- Avoidance: Traumatic experiences may leave some victims feeling robotic, or as if they are on automatic pilot. This numbing, or sense of severe disconnectedness from their mental state and from life, can extend to the perception of living in a so called deadness. Symptoms of numbing include a lack or total loss of interest in life and people, hopelessness, loneliness, direct aversion of thoughts and feelings related to the traumatic events, accompanied by feelings of detachment or estrangement from others, depression, and emotional suppression. Avoiding discussing the trauma or denying the expressing of feelings and thoughts connected to the trauma may also become a central focus of the survivor’s life.
Treating PTSD and Trauma
Many people suffering from Post Traumatic Stress Disorder fail to seek treatment because of misidentifying or failing to recognize their symptoms as trauma-related. They may also not realize that their PTSD is treatable.
It can be difficult for those who were victims of trauma to come forward and seek help. If you have gone through a traumatic event, you may feel shame, guilt, fear, or mistrust. You may also want to avoid thinking about the experience, which can sometimes lead to co-occurring drug or alcohol addiction.
At Clearview’s PTSD treatment clinic, we can help you heal from the emotional and mental traumas that might remain present and be preventing you from moving forward. It is possible to resume functioning as you once did prior to the disaster as move past issues surrounding previous life events.
Our specialized trauma services will help you recognize and recover from your PTSD through comprehensive care, an active patient-clinician connection, and encouraging support. We will addresses your individualized needs in a nurturing environment at our PTSD residential treatment, day treatment, and outpatient treatment programs.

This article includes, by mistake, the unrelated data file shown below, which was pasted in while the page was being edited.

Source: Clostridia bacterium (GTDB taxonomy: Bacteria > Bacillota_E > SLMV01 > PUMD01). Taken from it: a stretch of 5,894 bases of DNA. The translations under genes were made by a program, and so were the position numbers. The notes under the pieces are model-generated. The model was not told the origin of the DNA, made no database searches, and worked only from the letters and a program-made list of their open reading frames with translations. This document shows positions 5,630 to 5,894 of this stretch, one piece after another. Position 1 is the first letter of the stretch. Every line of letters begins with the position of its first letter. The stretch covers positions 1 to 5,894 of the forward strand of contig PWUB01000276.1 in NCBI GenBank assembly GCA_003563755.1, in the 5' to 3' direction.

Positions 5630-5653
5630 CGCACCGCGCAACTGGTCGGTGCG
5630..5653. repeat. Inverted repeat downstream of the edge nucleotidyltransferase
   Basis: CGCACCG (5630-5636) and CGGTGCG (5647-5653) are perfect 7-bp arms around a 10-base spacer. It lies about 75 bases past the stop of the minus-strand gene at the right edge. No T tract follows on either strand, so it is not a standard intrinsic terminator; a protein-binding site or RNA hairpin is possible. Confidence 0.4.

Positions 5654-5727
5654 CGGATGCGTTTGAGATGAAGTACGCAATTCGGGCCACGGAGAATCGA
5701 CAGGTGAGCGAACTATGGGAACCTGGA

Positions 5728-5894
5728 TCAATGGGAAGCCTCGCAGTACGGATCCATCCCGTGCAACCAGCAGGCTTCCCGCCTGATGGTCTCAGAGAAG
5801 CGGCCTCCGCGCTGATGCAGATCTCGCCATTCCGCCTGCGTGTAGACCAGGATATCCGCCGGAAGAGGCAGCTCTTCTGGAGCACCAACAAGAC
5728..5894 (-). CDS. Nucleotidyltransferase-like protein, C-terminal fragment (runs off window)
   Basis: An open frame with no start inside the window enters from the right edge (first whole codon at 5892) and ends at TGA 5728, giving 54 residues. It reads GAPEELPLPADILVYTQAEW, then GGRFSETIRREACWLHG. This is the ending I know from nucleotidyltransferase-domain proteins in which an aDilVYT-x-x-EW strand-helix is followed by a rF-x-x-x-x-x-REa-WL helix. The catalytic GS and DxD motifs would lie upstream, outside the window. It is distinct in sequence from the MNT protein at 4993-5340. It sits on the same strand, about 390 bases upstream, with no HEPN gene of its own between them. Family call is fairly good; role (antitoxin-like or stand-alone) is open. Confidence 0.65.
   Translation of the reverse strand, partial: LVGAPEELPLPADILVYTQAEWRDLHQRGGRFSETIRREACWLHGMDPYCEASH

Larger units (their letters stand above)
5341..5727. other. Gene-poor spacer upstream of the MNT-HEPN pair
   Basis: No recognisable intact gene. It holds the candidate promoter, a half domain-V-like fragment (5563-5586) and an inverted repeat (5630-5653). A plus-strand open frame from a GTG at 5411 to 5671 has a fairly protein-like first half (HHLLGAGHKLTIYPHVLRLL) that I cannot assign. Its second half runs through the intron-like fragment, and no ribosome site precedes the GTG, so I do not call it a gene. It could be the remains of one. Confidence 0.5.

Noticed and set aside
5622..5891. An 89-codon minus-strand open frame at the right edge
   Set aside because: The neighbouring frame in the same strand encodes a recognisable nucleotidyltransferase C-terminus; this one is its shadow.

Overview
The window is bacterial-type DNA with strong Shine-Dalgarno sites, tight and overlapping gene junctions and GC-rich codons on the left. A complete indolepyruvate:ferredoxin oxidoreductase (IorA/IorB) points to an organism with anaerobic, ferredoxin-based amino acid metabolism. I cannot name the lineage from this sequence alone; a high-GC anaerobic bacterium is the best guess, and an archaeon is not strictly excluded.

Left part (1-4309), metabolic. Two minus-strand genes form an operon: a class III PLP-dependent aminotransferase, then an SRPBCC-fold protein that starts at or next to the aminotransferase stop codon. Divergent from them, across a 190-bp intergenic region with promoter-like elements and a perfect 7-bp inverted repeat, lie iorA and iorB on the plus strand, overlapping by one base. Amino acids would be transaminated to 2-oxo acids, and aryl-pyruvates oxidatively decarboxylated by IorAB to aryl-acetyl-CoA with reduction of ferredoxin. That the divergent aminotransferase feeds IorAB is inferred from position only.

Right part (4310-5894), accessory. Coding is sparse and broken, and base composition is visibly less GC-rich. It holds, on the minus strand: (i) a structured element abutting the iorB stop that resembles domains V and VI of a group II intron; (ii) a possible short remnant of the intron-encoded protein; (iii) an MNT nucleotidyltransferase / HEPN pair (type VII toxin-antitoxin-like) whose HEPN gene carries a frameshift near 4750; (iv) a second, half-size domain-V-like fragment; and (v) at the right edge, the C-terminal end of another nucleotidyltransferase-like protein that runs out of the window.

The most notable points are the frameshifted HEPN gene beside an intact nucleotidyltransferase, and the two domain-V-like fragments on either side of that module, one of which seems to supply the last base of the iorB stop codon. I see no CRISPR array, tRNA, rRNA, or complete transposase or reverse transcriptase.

Clearview’s treatment team comprises professionals who know how to help you work through your past traumas and get you on the path to recovery.
With Clearview’s guidance, there is a way through the hurt, fear, and burden of traumatic life events. Remember that seeking help is a significant sign of strength. By reaching out to Clearview, you are taking that first step toward regaining control of your emotions, memories, and experiences, and preserving your emotional wellbeing.
PTSD and Trauma FAQs
How common are trauma and PTSD?
The American Psychological Association (APA) estimates approximately six out of 10 men and five out of 10 women will experience at least one trauma event in their lifetime. Women are more likely to experience sexual assault or child sexual abuse. Men are more likely to experience accidents, physical assault, combat, disaster, or witness death or serious injury. Although the majority of individuals will be able to absorb the trauma over time, nearly 8 percent of traumatic event survivors will experience long-lasting mental health problems, with women being twice as likely as men to develop PTSD symptoms.
How long does it take for PTSD to develop?
There is no set time at which Post Traumatic Stress Disorder develops. Symptoms of PTSD can develop relatively soon after a traumatic event or can take years to develop. Delayed PTSD often occurs in people who have experienced childhood sexual or physical abuse. Hidden by emotional constraint or complete emotional severance for years, it is common for symptoms of PTSD to manifest suddenly following a major traumatic life event, heightened stress, or an accumulation of stressors over a short period of time that challenge the victim’s emotional defenses.